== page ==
Many folk seem to have forgotten that there have been times huge crisis before in the Church before. One thinks of the Arian Crisis, of Augustine’s battle against the Donatists, of the split between East and West, and of the Protestant Revolt. Today’s crisis is not something that has no precedent -and just as Rome has always triumphed by the hand of God in the past (since He is indeed faithful to His promise that the Church will not fail) we can believe that Rome will triumph again today (it may not be in our lifetime –and I doubt it will be during the Pontificate of Francis- but it will come).

OVERCOMING THE CRISIS
It is my firm conviction that the Church must [1] restore the Penny Catechism (the English equivalent of the Baltimore Catechism) to schools (since unless the faith has been changed this cannot be objectionable to the Bishops), and [2] order that the Novus Ordo be celebrated according to the directives of Vatican II (Latin for the Ordinary with Gregorian Chant as its proper music) and according to the rubrics approved by Pope Paul VI (which favour ad orientem for the Liturgy of the Eucharist and presuppose Holy communion received on the tongue); rubrics he saw as embodying the reforms required by Vatican II. Until these are restored we must pray for grace for the Church, and challenge respectfully wherever we see Rome and the Bishops making pastoral, liturgical or teaching errors. As an encouragement to readers who are dismayed by the state of the Church and consider leaving the Faith I want to conclude with part of today’s second reading from the Novos Ordo Divine Office. It is a reading from St Augustine:

Our Holy Scriptures do not promise us peace, security and repose, but tribulations and distress; the Gospel is not silent about scandals, but ‘he who preservers to the end will be saved’…
You find men complaining about the times they live in, saying that the times of our parents were good. What if they could be taken back to the time of their parents, and should complain? The past times that you think were good, are good because they are not yours here and now…
have we forgotten those burdensome times of famine and war [of the Arian Crisis, of Donatism, of the Protestant Revolt? –Fr GD]. What times those were!

22 comments:

  1. Thank you for that Father Gary, you have put into words that which I was unable to. I pray that we might have renewed unity in the Church but am concerned that we, like the Anglicans, could end up with 'High' & "Low' sides of the Church. Whilst, as you know well, my personal preference is for the Usus Antiqiour I still accept the Novus Ordo as a valid Mass. My difficulty is that when said by some priests it doesn't always seem to be.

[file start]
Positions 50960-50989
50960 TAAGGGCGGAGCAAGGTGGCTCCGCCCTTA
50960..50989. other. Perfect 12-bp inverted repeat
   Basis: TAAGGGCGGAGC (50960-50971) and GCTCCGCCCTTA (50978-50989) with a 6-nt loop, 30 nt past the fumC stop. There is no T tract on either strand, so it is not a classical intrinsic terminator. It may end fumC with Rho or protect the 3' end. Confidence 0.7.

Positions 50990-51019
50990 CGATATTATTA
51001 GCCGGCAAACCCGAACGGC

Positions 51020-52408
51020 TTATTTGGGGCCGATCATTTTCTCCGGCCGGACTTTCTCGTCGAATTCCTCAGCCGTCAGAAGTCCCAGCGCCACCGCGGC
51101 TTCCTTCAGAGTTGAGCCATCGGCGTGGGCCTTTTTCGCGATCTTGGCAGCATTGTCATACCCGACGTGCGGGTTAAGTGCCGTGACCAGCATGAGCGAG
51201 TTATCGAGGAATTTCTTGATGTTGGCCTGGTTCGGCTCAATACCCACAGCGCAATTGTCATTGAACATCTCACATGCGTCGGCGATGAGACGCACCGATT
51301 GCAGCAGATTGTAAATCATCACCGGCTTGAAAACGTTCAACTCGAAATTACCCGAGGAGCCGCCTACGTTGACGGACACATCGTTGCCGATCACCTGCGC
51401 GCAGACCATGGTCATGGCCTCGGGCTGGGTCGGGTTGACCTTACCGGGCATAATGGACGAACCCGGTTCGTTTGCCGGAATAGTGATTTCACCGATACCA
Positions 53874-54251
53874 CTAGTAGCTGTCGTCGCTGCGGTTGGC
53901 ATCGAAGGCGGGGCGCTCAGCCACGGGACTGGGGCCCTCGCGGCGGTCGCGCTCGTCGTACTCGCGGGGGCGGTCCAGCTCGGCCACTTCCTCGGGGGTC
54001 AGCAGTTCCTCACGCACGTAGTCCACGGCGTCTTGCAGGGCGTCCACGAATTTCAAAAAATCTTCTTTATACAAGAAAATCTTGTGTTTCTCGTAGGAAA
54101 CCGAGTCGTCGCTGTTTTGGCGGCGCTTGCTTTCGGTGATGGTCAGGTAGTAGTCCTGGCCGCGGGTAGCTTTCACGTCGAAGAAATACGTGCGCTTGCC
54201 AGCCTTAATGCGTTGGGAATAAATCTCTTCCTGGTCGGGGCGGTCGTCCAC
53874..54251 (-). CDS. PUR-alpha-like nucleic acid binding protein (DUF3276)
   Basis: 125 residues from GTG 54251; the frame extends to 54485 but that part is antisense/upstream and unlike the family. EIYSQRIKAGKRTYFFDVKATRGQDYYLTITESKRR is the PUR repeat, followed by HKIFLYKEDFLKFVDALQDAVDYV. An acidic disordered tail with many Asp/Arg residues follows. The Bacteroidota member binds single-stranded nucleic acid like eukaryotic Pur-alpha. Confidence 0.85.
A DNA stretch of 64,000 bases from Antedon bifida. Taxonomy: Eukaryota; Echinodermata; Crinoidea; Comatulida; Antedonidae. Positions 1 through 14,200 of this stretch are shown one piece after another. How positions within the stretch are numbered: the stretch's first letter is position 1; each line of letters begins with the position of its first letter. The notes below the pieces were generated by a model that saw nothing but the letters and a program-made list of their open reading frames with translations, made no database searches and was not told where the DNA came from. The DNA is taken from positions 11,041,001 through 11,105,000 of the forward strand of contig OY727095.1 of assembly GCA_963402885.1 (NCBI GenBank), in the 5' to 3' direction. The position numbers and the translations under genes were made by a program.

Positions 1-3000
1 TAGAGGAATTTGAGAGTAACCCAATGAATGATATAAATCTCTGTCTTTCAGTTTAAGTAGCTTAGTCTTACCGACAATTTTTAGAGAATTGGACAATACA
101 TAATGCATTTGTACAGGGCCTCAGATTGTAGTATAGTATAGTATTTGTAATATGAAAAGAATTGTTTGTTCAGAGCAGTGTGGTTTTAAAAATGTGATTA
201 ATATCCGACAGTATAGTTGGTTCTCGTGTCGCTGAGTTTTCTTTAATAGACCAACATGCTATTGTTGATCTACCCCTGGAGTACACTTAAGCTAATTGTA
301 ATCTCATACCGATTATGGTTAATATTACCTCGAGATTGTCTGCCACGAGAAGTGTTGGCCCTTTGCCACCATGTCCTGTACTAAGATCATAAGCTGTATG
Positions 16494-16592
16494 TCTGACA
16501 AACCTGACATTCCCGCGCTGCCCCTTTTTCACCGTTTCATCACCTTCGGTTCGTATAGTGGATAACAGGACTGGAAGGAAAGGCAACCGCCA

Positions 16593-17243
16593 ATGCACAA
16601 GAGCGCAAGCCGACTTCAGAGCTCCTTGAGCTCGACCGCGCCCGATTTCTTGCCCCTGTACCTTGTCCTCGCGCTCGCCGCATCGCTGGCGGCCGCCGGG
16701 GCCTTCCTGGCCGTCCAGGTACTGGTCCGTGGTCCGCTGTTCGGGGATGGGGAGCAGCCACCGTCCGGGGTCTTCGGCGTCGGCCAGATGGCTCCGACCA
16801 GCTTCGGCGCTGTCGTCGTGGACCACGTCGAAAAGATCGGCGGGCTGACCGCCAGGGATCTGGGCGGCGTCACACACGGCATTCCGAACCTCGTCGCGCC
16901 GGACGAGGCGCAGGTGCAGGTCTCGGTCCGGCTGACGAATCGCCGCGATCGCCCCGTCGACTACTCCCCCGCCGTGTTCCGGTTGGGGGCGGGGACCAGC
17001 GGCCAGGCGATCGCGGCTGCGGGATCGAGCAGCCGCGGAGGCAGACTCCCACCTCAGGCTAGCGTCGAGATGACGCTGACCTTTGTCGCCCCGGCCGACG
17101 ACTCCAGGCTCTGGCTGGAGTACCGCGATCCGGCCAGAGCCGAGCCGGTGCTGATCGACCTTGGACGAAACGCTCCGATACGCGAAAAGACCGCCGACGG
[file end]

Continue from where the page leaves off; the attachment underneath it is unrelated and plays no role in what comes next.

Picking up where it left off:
If there is acceptance of the SSPX by Rome will they be expected to celebrate both Forms of Mass? If not will this not help create the Anglican situation? Having listened to what the SSPX says I really cannot see them accepting having to celebrate OF Mass, can you?
    Another concern would be the position of other priests who, often to their personal detriment, celebrate the EF Mass in addition to OF. Would the acceptance of the SSPX not be likely to decide the hierarchy that life be made even more difficult for them? It has (I am told) already been said that the EF Masses are permitted "under sufferance".

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    1. Thank you, David.
      Some interesting questions raised here.
      God Bless.

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  2. A great post. Thank you Father we need to hear these things said especially in my part of the world.

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    1. Thank you, Paul.
      God Bless you and yours.

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  3. I have just seen your post Father and would like to comment on the concern of David O'Neill regarding the exclusive use of the EF by the SSPX.

    He may be unaware that there is currently significant precedent for such usage in the UK.

    The ICKSP (Institute of Christ the King, Sovereign Priest have the supervision of Shrine Churches in New Brighton on the Wirral and also in Preston in Lancashire.

    The F.SS.P (Priestly Society of St. Peter) similarly are granted the use of a former parish church in Warrington. All this is accomplished with the positive co-operation and encouragement of the relevant Ordinary.

    We are indeed fortunate in this bit of NW England in the local provision of the traditional liturgy.

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    1. Thank you, Gerald.
      I not sure the FSSP and ICKSP are granted the right to use the EF exclusively, though I cannot imagine a sound priest of either the Fraternity or the Institute celebrating the N.O. happily.
      God Bless.

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  4. Extreme situations beget extreme situations in response. We were lied to regarding abrogation of the 'Old Mass' and clergy were persecuted who protested. Even clergy who Celebrate the NOM but protest at modernist trends are cast into the outer-darkness as it were - including two of my own acquaintance.

    My own connection with SSPX must go back to the halcyon days of the late 1980's - when SSPX had cordial relations with not only diocesan clergy, but also(real) Anglo-Catholics. I am fully aware of SSPX failings, in particular when the mimic diocesan church excesses.